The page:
|THE ARCHIVE ORGAN INTERVIEW... SPRING 1993 HOME|
|RAGE AGAINST THE MACHINE|
an interview with Rage Against The Machine that first appeared in the spring
of '93 in issue 32 of Organ just as Rage were breaking out of the underground
and become a name all around the world for the first time...... read onů..
ORGAN contributor JOHNNY ROCKET (of The Prisoner Club) encounters RAGE AGAINST THE MACHINE's ZACK DE LA ROCHA. Rage maintain a very political stance, so off went Johnny to find out just how political...
JOHNNY: For a while now I've carried the idea of an international conference on social change between artists, writers, musicians - anyone with something to say. If such an event was to take place which issues would you like to see discussed?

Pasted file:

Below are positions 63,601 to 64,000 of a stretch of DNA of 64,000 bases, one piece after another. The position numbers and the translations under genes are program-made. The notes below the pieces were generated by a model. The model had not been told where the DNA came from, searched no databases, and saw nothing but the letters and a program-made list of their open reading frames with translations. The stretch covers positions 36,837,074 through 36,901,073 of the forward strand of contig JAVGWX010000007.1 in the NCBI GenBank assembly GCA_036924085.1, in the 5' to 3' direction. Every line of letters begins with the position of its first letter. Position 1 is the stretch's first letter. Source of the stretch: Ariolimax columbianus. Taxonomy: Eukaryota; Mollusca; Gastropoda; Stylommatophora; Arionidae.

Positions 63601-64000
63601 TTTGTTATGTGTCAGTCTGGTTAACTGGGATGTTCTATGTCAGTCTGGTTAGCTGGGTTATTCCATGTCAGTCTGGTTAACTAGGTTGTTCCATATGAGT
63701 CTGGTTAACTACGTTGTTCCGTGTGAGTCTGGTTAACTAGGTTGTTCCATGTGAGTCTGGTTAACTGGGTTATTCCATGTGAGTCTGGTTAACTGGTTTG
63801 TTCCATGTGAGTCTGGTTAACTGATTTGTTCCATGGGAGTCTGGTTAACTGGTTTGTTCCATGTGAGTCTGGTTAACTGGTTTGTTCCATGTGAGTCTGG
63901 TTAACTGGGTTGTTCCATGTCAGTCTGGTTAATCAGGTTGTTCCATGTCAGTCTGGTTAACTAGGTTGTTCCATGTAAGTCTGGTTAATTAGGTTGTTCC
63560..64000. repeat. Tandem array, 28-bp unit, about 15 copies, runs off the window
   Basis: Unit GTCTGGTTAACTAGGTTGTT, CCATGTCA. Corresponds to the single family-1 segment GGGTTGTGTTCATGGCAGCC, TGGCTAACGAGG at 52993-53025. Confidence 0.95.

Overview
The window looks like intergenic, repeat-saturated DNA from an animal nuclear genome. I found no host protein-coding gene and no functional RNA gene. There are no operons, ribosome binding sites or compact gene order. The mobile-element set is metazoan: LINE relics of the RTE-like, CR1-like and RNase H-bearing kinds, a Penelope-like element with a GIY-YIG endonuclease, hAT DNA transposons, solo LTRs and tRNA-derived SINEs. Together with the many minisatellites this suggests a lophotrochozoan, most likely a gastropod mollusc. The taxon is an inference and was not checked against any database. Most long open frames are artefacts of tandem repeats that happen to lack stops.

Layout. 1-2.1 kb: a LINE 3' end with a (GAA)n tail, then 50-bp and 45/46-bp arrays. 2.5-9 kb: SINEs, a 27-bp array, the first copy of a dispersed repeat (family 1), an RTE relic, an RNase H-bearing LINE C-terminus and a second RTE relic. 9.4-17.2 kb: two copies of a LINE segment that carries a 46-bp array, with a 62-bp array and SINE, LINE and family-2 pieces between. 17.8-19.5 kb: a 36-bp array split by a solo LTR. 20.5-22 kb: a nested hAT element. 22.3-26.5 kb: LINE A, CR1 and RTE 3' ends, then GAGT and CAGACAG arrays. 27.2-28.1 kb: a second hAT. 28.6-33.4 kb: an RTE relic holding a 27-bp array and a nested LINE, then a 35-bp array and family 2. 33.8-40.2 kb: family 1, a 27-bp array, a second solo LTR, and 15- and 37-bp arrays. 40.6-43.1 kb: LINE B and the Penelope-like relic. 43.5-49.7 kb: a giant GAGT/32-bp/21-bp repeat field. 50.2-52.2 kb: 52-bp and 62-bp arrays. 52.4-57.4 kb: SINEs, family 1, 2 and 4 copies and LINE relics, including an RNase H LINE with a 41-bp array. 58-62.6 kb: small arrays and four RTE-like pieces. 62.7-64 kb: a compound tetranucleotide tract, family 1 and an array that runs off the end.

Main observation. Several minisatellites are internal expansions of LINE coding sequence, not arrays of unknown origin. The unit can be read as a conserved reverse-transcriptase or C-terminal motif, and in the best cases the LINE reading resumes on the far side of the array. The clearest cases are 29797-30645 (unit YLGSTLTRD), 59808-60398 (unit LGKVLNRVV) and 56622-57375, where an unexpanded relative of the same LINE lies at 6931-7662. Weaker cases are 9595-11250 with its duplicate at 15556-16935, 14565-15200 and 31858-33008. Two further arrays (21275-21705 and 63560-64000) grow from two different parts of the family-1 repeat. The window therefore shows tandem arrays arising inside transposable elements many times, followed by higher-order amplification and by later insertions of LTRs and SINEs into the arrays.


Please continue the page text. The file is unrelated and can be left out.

ZACK: That kind of congress would be a great idea, at least to begin a kind of dialogue between different communties. We are involved in this thing in L.A. called the L.A. Poverty Dept. (L.A.P.D.). L.A.P.D provides a forum for homeless people to exhibit their artwork and poetry. What we're trying to do is bridge the gap between the underground rock fraternity and the homeless one, a community so close and yet so seperate. A lot of people are aware of the gaps between have/have nothings, but don't have the knowledge of homeless people except to pass them in the street ocassionally. L.A.P.D. is an attempt to break barriers between the two communities through art.With regards to your proposed conference, I would suggest an initial recognition of the fundemental issues going on in this society - race realations, the class basis of race problem. No one is born a bigot, the furtherance of racism can be blamed on a few ignorant parents. I think its important to recognise the importance of the of racism to help maintain the status quo. It's divide and rule with blacks played off against the Koreans, Chicanos verses blacks, poor whites against Chicanos - and if you break down the barrier of racism some of these groups may realise that not only do they have a lot in common but some of these groups may have a common enemy as well. That's when we can begin addressing the real issues. Racism is a symptom rather than a cause of the problems, recognising that is very important.